A bitter row between a major London landlord and one of its largest shareholders has descended into threats of legal action this morning.
FTSE 250 property giant Shaftesbury Group, which owns large parts of the West End including much of Carnaby Street and Chinatown, is braced for a court battle with Hong Kong billionaire Samuel Tak Lee in a sign that relations between the two sides have sunk to a new low.
Lee, who owns an approximately 26 per cent cent holding in Shaftesbury, is embroiled in a public and heated dispute with the landlord over a £265m fundraising that the firm carried out in December 2017.
The tycoon has accused the firm of using the 2017 capital raising to dilute his ownership interest and block him from making a future takeover bid, while Shaftesbury argues that the new capital was needed to fund more acquisitions in its West End property portfolio.
In a letter to the Stock Exchange yesterday Shaftesbury warned that there may be civil court proceedings as a result of a letter before action sent to the firm by Lee's representatives, who are seeking £10m in alleged losses from the share placing.
Shaftesbury said that it was "disappointed that Mr Lee is considering this course of action", adding that it "has also extended numerous invitations to enter a dialogue with Mr Lee, yet on each occasion he has chosen not to respond or declined the opportunity to engage directly with the company".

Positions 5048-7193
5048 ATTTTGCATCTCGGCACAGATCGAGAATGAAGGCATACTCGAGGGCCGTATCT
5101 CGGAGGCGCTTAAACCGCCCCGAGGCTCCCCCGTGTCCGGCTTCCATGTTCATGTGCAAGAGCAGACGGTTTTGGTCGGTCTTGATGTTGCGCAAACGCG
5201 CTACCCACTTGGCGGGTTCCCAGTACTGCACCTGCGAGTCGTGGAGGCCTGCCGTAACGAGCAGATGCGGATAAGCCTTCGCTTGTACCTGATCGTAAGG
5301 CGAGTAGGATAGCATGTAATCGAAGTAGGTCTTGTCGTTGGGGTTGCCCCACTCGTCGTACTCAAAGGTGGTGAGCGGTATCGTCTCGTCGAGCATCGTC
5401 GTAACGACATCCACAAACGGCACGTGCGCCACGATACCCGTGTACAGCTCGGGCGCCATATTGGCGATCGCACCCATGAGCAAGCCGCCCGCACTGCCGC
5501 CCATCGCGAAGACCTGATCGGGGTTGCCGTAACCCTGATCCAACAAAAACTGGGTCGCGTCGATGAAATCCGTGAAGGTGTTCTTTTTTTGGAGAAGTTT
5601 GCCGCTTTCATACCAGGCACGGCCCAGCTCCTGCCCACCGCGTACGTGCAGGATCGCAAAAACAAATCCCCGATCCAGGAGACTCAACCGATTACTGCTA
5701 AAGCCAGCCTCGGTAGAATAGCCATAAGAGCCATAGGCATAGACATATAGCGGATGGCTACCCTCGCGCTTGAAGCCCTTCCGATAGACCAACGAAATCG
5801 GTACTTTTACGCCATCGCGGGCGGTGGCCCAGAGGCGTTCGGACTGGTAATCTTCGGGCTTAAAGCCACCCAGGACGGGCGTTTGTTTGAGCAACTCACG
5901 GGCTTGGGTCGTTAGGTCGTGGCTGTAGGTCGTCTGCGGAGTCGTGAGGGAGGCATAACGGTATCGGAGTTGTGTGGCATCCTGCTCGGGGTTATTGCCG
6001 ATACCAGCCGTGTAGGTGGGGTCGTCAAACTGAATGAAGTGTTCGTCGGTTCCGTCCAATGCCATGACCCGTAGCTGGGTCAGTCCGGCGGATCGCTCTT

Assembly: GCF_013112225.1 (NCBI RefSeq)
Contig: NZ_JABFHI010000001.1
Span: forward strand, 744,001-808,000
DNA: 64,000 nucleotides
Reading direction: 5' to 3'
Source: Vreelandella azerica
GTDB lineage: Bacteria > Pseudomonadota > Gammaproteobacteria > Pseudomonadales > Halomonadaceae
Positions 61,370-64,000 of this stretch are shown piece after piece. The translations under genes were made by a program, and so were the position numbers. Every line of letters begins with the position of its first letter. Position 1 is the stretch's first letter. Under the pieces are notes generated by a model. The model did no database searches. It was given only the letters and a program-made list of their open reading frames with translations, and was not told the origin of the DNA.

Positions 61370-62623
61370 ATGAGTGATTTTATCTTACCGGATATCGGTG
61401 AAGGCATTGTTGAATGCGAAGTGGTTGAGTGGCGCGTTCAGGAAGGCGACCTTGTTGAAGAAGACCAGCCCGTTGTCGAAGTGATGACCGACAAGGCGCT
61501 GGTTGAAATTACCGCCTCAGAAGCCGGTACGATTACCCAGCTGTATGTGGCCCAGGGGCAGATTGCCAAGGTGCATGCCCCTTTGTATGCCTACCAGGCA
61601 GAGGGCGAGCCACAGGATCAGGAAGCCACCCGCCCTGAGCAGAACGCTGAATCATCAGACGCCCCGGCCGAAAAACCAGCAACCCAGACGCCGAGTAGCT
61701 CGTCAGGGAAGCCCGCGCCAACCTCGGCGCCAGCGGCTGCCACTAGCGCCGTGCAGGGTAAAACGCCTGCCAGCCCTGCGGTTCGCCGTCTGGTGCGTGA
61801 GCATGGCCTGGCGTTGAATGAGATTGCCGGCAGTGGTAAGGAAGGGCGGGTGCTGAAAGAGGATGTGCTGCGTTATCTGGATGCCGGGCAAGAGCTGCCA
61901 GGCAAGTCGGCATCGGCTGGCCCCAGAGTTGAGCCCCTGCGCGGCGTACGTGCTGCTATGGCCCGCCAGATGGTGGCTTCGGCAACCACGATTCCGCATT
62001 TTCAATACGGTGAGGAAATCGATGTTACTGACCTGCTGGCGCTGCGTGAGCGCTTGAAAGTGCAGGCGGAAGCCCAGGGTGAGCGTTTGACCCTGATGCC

A spokesperson for Lee, who owns a number of major London properties, warned this morning that if its concerns were not addressed by the board, "there will be no alternative but to put the matter before the court for its determination".
Sources close to the matter say that court action is now the most likely scenario.
The row comes amid mounting speculation of a takeover tussle between Lee and Norges Bank Investment Management (NBIM), which also owns more than 25 per cent of the group, with both investors upping their stake in the firm over recent months.
In February the war of words between the two sides escalated as Lee vowed to against the reappointment of the property giant's directors in its Annual General Meeting (AGM).
Lee has repeatedly said he will block resolutions to allow the company to raise more cash through new share issues, but in February he also opposed the remuneration and reappointment of Shaftesbury’s chairman, chief executive and chief financial officer for the first time.